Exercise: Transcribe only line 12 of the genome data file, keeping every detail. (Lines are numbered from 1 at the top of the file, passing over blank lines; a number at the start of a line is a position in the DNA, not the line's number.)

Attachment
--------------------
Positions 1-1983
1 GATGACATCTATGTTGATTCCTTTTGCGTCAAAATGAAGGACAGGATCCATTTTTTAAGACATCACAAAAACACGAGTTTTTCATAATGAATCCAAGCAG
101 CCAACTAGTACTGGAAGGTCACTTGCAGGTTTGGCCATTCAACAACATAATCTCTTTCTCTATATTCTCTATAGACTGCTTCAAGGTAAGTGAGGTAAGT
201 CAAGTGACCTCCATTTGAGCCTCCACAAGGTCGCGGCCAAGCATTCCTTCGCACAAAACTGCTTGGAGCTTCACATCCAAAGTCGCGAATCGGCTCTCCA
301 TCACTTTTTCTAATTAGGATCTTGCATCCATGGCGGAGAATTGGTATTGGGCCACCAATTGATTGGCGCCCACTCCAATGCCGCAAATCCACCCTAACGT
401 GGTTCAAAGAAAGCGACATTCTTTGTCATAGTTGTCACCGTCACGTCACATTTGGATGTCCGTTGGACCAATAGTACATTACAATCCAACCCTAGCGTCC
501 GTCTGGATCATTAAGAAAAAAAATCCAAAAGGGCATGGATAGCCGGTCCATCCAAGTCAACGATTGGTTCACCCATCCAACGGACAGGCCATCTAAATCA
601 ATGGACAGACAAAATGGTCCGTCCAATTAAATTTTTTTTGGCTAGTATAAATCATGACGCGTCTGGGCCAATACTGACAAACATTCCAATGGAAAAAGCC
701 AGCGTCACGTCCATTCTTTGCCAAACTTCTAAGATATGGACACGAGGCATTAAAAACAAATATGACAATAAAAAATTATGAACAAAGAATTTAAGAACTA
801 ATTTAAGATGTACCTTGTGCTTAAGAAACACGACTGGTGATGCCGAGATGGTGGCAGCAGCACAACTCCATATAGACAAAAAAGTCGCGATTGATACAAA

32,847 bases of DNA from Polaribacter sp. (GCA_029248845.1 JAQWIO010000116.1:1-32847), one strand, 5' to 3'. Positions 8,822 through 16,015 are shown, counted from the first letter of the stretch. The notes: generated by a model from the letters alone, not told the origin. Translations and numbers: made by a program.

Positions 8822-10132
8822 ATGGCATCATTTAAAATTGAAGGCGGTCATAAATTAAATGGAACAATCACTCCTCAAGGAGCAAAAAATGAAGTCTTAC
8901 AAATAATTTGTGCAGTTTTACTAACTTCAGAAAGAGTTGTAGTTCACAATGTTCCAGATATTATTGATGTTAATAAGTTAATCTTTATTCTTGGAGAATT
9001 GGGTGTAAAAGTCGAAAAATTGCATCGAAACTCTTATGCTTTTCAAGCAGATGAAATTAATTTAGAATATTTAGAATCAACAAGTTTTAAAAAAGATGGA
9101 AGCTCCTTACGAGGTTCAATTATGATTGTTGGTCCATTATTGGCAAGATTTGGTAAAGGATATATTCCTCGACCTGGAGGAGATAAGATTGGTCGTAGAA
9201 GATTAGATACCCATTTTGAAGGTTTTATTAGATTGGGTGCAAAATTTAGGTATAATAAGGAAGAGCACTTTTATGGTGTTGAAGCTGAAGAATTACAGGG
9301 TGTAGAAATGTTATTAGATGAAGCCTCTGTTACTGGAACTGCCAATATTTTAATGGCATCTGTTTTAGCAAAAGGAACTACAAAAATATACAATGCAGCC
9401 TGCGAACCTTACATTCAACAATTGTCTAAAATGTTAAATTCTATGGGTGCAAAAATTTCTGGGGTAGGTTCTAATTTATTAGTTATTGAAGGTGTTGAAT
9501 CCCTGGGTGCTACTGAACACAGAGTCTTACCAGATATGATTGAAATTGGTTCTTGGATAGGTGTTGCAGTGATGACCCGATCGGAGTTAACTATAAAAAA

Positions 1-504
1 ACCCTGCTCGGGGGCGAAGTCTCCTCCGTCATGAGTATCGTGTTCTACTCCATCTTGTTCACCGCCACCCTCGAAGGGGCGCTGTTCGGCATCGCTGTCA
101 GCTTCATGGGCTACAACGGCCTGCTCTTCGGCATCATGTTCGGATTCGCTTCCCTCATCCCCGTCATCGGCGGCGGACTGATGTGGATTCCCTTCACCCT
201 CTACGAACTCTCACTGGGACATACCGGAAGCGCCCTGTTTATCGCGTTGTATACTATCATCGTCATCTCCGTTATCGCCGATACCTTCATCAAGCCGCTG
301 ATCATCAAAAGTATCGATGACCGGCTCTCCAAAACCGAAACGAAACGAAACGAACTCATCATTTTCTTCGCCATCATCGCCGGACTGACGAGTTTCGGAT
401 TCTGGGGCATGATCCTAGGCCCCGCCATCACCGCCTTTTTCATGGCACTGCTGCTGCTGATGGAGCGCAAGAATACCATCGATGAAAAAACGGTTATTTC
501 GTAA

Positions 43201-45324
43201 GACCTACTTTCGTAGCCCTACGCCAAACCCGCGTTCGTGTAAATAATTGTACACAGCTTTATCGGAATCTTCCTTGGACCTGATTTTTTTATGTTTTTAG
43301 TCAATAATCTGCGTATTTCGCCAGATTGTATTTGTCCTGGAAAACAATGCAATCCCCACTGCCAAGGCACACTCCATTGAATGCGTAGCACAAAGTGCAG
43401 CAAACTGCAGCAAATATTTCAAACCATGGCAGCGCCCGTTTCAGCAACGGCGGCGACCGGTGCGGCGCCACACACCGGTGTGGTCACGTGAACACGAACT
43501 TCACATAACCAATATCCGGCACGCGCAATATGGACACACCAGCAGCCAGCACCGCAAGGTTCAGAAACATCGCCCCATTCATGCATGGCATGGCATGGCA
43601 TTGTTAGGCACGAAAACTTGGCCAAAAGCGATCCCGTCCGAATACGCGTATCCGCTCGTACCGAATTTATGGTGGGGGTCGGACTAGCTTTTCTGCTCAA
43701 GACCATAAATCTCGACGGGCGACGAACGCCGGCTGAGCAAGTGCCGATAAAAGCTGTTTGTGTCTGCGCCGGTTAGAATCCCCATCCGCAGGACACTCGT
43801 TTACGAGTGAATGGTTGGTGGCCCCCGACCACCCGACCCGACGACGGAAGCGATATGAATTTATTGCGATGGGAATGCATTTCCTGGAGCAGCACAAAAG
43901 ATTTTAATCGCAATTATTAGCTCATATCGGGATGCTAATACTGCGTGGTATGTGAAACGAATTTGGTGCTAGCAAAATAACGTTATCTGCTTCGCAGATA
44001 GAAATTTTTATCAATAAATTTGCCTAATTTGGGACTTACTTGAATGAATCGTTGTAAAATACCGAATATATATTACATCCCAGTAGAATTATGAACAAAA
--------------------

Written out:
Positions 8822-10132